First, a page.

Part 3 of 4
In part 2, you discovered how to improve your lower cabinets for greater accessibility. Let’s move above to the upper cabinets and see what you can improve there.
Have you noticed the latest kitchen trend involving installing upper cabinets higher on the wall? Unless you are installing drop-down shelving within these cabinets (see #13 below), raising these cabinets will be very limiting for some users and will put the upper shelves out of reach of shorter or seated people. This is would be a bad idea in a small kitchen with limited storage.
What you should be doing is putting more storage within the ideal reach zone of 15-48in/38-123cm.
People of varying heights have different reaching capabilities. Think about how much your reach would be reduced if you were sitting in a wheelchair or using a chair to work at your countertop.
Along with organizing your kitchen carefully you can create a more accessible area north of your countertops by incorporating the ideas listed below.
Accessing your upper cabinets more easily
#13) Interior drop-down shelving
These are all-in-one shelf units that fit inside your upper cabinets and swing down or lower horizontally almost to countertop level. Watch this video to see how one works. Unless you have a big budget you may not want to rely on installing these in every upper cabinet because they are costly. Instead think about where you could most use 1 or 2 of them.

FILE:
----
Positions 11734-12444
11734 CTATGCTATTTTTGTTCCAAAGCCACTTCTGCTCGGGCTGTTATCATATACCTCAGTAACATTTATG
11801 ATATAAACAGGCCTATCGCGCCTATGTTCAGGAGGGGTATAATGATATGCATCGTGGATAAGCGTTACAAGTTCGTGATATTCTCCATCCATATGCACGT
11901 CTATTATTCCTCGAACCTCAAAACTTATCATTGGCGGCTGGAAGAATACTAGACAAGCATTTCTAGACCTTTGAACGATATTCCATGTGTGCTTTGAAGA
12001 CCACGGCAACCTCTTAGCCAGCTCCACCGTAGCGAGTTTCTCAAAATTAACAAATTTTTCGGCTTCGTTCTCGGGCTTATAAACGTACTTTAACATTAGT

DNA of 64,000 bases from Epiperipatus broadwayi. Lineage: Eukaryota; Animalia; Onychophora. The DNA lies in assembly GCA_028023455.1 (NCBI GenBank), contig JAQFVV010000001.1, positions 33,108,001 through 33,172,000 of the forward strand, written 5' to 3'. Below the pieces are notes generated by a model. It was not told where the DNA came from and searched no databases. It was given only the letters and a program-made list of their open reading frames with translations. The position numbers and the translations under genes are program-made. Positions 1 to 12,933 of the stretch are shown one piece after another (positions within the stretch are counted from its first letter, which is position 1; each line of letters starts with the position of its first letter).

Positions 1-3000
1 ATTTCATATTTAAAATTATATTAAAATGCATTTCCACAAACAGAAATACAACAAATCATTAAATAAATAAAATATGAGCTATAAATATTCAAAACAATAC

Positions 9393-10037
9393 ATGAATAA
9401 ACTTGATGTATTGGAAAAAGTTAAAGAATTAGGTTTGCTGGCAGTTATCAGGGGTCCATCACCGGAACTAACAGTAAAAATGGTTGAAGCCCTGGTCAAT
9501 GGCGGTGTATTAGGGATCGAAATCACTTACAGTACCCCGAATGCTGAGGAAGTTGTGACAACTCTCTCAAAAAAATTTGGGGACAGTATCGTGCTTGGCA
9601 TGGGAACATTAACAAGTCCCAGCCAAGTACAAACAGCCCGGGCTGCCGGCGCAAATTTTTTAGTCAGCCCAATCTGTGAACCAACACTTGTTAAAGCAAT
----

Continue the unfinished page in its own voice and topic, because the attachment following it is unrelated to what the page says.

#14) Lowered upper cabinets
Consider installing upper cabinets at 12-15in/30-38cm above the countertop. However, this option will require you to consider how the upper cabinets will line up along the top because full-height stock (not custom) cabinets are based on the standard 18in/46cm space above countertop. Before ordering your cabinets, think about including some that come right down to the level of the countertop or incorporating a full wall of narrow cabinets.
#15) Storage along backsplash
This could be 1 (or 2) narrow shelves running along the length of your backsplash or a system which incorporates hooks and shelves that hang from rails. You would store often used products or utensils here and both would be easy DIY projects.
#16) Open storage
You could simply remove the doors from your upper cabinets or at least part of the door to expose the lower part of the cabinet.
Take a look around your kitchen and note where you could Include some shallow open shelves. TIP: The ends of your cabinets are often an overlooked place.
Now that you know how to improve the accessibility of your upper cabinets, the next and final part of this series will help you house your appliances and offer some unconventional ways to add flexibility to your kitchen.
Read part 2 of this series
Read part 4 of this series